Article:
But what if that’s not how life has gone for you? And what if part of the reason for that is because you were, knowingly or unknowingly, trying to live up to these expectations?

I thought I was following the rules, doing everything right. Going to university. Getting a 9 to 5 office job. Moving into my own apartment. Maintaining a car. Hanging out with friends. Spending time with family.

So why did it all feel so wrong then?

Because when we do what is expected, who we are becomes affected.

I don’t fit into those boxes people have put me in: the Receptionist, the Executive Assistant, the Operations Manager, the Waitress, the Bartender, the Filmmaker… and the list goes on. I did for a while but it became too damned uncomfortable as I tried to squeeze myself into a role that never had or no longer did suit me. And I have played many roles.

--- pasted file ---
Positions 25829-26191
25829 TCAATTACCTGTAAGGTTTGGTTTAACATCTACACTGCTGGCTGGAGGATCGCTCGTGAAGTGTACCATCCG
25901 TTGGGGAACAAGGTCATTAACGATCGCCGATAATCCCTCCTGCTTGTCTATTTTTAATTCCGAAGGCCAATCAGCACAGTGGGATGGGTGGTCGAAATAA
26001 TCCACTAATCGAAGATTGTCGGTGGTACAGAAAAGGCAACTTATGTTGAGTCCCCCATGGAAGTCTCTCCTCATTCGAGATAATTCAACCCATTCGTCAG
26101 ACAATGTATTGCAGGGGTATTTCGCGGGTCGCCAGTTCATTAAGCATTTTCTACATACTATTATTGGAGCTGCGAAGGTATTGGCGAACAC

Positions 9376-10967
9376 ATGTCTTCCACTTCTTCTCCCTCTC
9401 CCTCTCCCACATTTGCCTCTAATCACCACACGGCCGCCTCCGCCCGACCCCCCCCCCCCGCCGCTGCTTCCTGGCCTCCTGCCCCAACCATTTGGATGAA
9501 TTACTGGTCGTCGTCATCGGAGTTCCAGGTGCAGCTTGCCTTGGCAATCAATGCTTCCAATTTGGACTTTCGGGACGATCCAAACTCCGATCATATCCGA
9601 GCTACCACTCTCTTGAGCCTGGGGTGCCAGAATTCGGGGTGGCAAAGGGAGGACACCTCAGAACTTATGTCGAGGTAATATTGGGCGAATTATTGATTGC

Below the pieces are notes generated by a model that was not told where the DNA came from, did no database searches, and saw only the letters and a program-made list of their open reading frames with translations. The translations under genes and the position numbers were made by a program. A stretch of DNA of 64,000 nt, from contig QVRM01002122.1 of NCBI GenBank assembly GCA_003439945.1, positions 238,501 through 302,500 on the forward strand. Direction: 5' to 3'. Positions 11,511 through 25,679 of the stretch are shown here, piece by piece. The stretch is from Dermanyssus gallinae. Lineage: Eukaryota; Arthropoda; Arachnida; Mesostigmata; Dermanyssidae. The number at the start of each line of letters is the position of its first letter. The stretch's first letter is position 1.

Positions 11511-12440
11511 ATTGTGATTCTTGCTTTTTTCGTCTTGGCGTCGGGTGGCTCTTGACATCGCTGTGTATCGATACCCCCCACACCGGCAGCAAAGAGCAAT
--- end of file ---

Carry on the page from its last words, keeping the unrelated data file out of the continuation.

So what’s a girl to do when everything she has been doing isn’t working anymore. Then what?

I recently posted a poem I wrote over ten years ago about this very dilemma. I called it ‘Breathing Out’. It’s all about remembering to breathe and let go during transitions. It’s about moving away from the things you’ve been doing because, even though they are familiar, they have suddenly become more challenging than those that are new.

Have you ever tried to squeeze yourself into a box that’s too small for you? I have. In a short film I made with a friend in film school. It was actually called, ‘Girl in a Box’. Her idea was to show how definitions can hinder the growth of an individual’s identity.

In one scene we actually did squeeze me into a little box. I’d become quite good at it in the figurative sense and it felt strangely familiar, even in the literal.

But it’s hard to breathe in situations like these.

I remember waiting in a line up at a nite club in Toronto many years ago. I don’t remember what for but it was a long line and 4 or 5 people deep. I was on the inside of the line near the wall. People suddenly started to push. I felt myself getting squished up against that wall. I felt my breath getting shorter. I tried to push back but it didn’t help. I began to panic. Something felt terribly wrong.